treatment

Last reviewed 01/2018

There is no cure for motor neurone disease. Professional counselling and support are important.

Requires specialist advice.

Treatment against the disease process:

  • the National Institute of Clinical Excellence (NICE) has recommended that riluzole is used in the treatment of the amyotrophic lateral sclerosis form of MND (1,2)

Symptomatic treatment includes:

  • dysarthria - speech assessment and communication aids
  • dysphagia - feeding gastrostomy; cricopharyngeal myotomy; pay caution to food consistency - that of porridge is usually swallowed better than solids or liquids
  • dysphonia - speech therapists can give expert advice on speech and swallowing difficulties
  • saliva problems (4)
    • consider a trial of antimuscarinic medicine as the first-line treatment for sialorrhoea in people with MND
    • consider glycopyrrolate as the first-line treatment for sialorrhoea in people with MND who have cognitive impairment, because it has fewer central nervous system side effects
    • if first-line treatment for sialorrhoea is not effective, not tolerated or contraindicated, consider referral to a specialist service for Botulinum toxin A
    • if a person with MND has thick, tenacious saliva:
      • review all current medicines, especially any treatments for sialorrhoea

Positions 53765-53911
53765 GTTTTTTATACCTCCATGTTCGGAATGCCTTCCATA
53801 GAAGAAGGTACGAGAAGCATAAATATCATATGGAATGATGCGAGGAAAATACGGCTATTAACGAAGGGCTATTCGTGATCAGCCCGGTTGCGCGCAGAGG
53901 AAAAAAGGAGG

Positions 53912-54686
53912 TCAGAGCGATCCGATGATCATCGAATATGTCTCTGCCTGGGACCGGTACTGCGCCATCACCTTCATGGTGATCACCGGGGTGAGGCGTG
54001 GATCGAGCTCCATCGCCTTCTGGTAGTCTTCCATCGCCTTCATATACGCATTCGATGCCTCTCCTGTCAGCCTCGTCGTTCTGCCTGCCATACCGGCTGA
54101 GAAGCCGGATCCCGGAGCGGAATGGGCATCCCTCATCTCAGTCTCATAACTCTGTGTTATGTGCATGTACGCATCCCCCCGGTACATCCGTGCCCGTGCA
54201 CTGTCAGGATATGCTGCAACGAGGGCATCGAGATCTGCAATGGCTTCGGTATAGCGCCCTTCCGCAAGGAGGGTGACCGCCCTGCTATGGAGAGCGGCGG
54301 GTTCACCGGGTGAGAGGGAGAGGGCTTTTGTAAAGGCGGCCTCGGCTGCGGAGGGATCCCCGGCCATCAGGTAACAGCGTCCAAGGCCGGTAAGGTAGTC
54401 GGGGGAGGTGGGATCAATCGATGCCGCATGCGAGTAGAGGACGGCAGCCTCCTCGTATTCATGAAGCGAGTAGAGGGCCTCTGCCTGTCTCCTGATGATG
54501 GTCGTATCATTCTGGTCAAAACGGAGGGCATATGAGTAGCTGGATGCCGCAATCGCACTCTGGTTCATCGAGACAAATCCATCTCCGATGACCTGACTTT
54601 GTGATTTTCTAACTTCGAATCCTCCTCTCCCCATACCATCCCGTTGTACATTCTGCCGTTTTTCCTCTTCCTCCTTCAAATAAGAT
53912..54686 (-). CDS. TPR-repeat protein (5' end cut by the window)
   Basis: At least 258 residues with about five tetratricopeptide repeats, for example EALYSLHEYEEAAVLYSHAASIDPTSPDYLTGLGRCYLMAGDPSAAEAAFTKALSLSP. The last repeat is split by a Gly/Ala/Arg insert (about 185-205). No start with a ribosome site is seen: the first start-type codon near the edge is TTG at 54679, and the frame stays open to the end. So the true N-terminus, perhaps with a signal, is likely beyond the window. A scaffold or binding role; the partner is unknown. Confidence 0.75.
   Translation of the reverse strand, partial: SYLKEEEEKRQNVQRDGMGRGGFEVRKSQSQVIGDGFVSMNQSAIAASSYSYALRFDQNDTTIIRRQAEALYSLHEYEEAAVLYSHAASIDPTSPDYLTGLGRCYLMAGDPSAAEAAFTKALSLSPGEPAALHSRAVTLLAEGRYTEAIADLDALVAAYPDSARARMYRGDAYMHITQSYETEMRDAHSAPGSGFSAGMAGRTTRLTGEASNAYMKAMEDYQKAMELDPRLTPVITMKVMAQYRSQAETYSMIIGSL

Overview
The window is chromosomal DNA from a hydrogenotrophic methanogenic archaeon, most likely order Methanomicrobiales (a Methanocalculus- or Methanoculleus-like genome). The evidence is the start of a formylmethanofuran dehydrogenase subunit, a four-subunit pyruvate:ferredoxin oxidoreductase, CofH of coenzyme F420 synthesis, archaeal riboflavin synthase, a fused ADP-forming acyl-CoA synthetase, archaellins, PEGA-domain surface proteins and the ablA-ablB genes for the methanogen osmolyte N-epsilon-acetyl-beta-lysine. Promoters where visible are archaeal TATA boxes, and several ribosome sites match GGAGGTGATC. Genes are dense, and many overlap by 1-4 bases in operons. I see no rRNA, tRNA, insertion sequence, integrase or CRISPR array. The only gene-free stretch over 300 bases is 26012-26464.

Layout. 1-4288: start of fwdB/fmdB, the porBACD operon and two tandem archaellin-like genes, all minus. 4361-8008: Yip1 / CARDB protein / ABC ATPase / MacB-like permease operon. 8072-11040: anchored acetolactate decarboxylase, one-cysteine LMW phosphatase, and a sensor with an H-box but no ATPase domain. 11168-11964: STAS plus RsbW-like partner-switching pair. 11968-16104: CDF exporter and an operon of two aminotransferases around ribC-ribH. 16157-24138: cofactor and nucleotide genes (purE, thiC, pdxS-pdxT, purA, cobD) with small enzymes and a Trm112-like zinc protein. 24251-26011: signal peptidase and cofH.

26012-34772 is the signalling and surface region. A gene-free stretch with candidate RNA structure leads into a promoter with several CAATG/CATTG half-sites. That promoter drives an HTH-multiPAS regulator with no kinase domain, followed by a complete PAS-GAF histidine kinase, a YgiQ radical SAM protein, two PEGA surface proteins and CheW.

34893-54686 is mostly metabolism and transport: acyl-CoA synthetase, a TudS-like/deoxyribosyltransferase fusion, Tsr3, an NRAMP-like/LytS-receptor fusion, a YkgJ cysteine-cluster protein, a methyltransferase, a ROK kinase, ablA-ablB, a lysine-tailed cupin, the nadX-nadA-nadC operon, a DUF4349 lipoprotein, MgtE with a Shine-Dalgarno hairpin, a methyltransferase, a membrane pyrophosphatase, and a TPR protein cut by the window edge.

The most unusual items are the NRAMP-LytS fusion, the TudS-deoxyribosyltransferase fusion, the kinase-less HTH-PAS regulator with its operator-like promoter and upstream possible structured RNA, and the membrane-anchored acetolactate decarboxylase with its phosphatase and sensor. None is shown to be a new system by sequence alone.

• provide advice on swallowing, diet, posture, positioning, oral care, suctioning and hydration
      • consider treatment with humidification, nebulisers and carbocisteine
  • muscle weakness - physiotherapy, walking aids, splints
  • muscle cramps
    • consider quinine as first-line treatment for muscle cramps in people with MND. If quinine is not effective, not tolerated or contraindicated, consider baclofen instead as second-line treatment. If baclofen is not effective, not tolerated or contraindicated, consider tizanidine, dantrolene or gabapentin (4)
  • muscle stiffness, spasticity or increased tone
    • consider baclofen, tizanidine, dantrolene or gabapentin to treat muscle stiffness, spasticity or increased tone in people with MND. If these treatments are not effective, not tolerated or contraindicated, consider referral to a specialist service for the treatment of severe spasticity (4)
  • respiratory function
    • offer non-invasive ventilation as treatment for people with respiratory impairment
    • consider urgent introduction of non-invasive ventilation for people with MND who develop worsening respiratory impairment and are not already using non-invasive ventilation
      • consider opioids as an option to relieve symptoms of breathlessness
      • consider benzodiazepines to manage breathlessness that is exacerbated by anxiety
    • respiratory failure - requires specialist advice
  • mood - The Motor Neurone Disease Association gives valuable help to patients and relatives

It is important to consider the patient's quality of life in all decision making.

Reference:

  1. NICE (January 2001). Guidance on the Use of Riluzole (Rilutek) for the treatment of Motor Neurone Disease.
  2. NICE (April 2006). Review decision on the use of Riluzole for the treatment of motor neurone disease.
  3. Orrell, R. & deBelleroche, JS. (1994). Superoxide dismutase and ALS. Lancet, 344, 1651-2.
  4. NICE (February 2016).Motor neurone disease